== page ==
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Don Bauder March 13, 2008 @ 10:13 a.m.

Response to post #5: Yours is an interesting point. It's not just California; public sector salaries and benefits all across the country have escalated sharply in recent years -- federal, state, local. One reason may be that while private sector entities ship jobs to cheap labor nations overseas, governments can only do so much of that. That's why municipal unions have become so powerful while the formerly potent unions such as UAW and steelworkers have faded in importance as their industries went overseas. While the City of San Diego has sent some jobs overseas (computer programming to India), the total has been very small. Back to your point: coastal California housing prices have escalated more crazily than prices almost anywhere. Now that the bubble has burst, those altitudinous prices are coming down quickly. But will lower housing prices lead to lower pay for City workers? Look at the fight the MEA is putting up here. It is screaming hysterically to keep excessive pay and benefits. Housing prices are already down about 20 percent in San Diego. I don't see the MEA easing up. Best, Don Bauder

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JF March 13, 2008 @ 2:31 p.m.

Don, as you mention, there's actually a trifecta of issues here. Employee compensation, corporate welfare and city income. All three need to be addressed. The city currently has $3 billion in unfunded, deferred maintenance. The city's retirement bill last year was $167 million. If the entire retirement bill went away, how long would it take to fulfill that $3 billion, assuming that nothing new broke? That's right, about 18 years. We all know that the entire retirement bill isn't going to go away, no matter how much Johnny Vegas sputters. It's going to take a whole heck of a lot more that just that to fix the city.

Say we file for bankruptcy and reduce employee salaries by 20%. I'm not going to add up all of the departments, but that's about $100 million between fire and PD. So maybe we're talking $150 million between all departments. That and the $167 million pension tab will both take over ten years to pay off the $3 billion. Assuming that nothing new broke, no fire stations were added, etc. And... we know that we're not completely eliminating the retirement bill or reducing salaries 20%.

It's political death in this city, but income simply needs to be increased. Don't worry, though. The mayor says that service levels won't be hurt.

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JohnnyVegas March 13, 2008 @ 2:49 p.m.

Hey JF, what did you think of the Vallejo "list"?

Sort of blows out of the water the notion that the average CA FF only makes $50K per year, don't you think?

And that did not include benefits.

And JF, if we file BK, salaries will to be changed at all, we do not have an operating cash flow problem, we have a long term debt problem with the pensions, long term debt that cannot be paid.

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JF March 13, 2008 @ 3:12 p.m.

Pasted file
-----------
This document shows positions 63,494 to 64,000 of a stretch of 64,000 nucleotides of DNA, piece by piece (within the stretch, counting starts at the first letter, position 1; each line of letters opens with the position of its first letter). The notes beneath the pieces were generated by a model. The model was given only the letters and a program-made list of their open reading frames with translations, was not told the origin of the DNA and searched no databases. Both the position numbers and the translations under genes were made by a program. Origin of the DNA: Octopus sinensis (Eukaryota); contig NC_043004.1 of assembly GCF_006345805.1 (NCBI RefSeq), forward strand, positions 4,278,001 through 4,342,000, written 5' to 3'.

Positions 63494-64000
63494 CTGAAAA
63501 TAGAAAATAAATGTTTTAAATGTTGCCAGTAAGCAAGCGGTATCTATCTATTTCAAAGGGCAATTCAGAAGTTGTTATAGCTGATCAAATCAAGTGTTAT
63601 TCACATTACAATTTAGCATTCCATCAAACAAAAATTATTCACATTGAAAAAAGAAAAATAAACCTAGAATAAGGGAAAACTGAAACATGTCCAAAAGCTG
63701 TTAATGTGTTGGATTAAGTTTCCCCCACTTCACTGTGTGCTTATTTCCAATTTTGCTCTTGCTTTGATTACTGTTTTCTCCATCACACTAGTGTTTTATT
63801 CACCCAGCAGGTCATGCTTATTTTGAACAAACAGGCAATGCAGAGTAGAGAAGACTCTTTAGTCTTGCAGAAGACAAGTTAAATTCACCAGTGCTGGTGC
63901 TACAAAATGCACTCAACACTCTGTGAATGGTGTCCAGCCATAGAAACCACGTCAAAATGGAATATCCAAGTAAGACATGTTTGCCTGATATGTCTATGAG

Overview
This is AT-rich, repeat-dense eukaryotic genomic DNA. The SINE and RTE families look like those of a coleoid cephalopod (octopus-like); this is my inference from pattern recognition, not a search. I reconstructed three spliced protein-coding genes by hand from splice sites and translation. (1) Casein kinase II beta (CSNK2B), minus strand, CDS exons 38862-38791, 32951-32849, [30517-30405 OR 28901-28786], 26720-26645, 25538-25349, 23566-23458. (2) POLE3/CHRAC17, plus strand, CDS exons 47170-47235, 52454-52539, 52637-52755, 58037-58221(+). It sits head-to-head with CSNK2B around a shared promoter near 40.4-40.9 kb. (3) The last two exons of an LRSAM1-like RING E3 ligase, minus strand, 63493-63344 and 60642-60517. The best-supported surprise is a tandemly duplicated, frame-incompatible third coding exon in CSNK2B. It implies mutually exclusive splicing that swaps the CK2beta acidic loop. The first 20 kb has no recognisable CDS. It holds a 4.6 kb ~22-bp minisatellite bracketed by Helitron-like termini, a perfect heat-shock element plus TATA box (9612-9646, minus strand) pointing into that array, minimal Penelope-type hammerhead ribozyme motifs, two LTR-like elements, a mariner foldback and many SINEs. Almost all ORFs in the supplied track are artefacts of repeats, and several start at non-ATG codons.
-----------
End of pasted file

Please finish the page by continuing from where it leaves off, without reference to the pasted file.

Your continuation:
JV, you may find this hard to believe, but I think that that list is ridiculous. Now why don't you post Harry's outdated list of city employees here. The city of SD is roughly ten times the size of Vallejo and had ONE FD employee who made over $200K in 2006. That's it, ONE.

Here's one thing to consider, though. The city of Vallejo has a very small FD. And over 25 employees walked out the door. All at once. The city had to cover it's fire stations somehow, so it paid OT. What choice did it have?

It's basically the same thing that's going to happen here in 2013, should Sanders eliminate the DROP in this next contract. Everyone who's not in it and is eligible will all DROP June 30 this year. July 1, 2013 about 20% of the dept. will walk out the door. The city will pay OT to staff stations.

BTW, I know this will really blow you away, but I'm really incensed by some of the other activities of the FD union up there that I'm hearing about. Maybe rather than whining about them, you should be glad it's not that bad here.

Oh, and could you explain what you meant by, "salaries will to be changed at all"?

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Don Bauder March 13, 2008 @ 4:41 p.m.

Response to post #7: I believe you are right: more income is needed. Maybe San Diego can start with a hefty hike in the transient occupancy tax, which is well below hotel taxes in comparable tourist destinations. Once people have swallowed that, there could be an increase in sales taxes. Of course, with a recession having begun already, this will probably have to be delayed. Economists agree that a tax increase (except on the very wealthy) is poisonous in a recession. Best, Don Bauder

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Don Bauder March 13, 2008 @ 4:44 p.m.

Response to post #8: That Vallejo list is scary. I have seen similar San Diego lists, and they are not very pretty, either, particularly in light of the City's massive deficits. Best, Don Bauder

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Don Bauder March 13, 2008 @ 4:49 p.m.

Response to post #9: Remember that other California cities are in a squeeze, too. By 2013, it may not be so easy to go elsewhere in the state and get a fat DROP program. Between the last quarter of 2007 and into 2009, the nation, and particularly California, will almost certainly be in recession, and it could be very deep. This will affect cities' ability to pay. You may be happy to stay in 2013, sans DROP. Best, Don Bauder